In the example given, there are two possible scenarios.
1) The intention is to test how each version of a piece of code handles a specific problem. In this case, you're exactly right.
2) The intention is to test how each piece of code is performing in a larger prog. In this case, both the performance of the individual segments and the interactions among those segments in the real-world case are valuable, so you want both the 'isolated' and 'non-isolated' cases.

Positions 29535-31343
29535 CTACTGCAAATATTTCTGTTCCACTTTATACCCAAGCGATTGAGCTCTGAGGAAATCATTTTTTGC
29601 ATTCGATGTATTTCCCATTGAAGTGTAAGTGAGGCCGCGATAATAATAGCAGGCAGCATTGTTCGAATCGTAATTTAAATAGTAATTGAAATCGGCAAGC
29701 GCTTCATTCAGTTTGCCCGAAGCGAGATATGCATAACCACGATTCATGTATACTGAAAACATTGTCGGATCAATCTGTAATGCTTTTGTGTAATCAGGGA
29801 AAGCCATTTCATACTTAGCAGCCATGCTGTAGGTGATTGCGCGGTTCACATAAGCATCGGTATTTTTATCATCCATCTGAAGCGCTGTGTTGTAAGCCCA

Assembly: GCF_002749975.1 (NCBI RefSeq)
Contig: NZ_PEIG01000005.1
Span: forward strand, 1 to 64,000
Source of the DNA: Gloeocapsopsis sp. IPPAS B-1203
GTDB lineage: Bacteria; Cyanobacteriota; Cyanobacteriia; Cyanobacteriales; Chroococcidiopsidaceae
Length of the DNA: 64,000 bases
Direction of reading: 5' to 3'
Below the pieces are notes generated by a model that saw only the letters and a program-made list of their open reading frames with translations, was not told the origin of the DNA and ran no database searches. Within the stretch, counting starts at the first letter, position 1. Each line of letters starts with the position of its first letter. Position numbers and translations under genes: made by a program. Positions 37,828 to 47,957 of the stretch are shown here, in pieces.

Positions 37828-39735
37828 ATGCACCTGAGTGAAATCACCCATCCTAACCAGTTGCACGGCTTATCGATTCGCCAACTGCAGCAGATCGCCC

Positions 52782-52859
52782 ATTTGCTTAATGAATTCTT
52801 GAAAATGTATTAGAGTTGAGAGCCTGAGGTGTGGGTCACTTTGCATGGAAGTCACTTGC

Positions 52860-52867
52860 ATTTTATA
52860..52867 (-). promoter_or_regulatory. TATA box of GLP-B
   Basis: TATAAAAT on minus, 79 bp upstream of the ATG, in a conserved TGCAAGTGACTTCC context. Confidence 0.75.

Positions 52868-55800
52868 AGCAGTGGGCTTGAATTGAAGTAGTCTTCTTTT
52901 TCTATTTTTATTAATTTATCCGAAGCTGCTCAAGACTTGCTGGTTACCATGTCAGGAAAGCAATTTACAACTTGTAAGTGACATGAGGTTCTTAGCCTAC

In any event, I like the module. In case 1, it allows for testing of several very similar segments of code non-interactively at once, regardless of whether the coder knows they would otherwise be interactive. (Another goot habit, like 'use strict'.)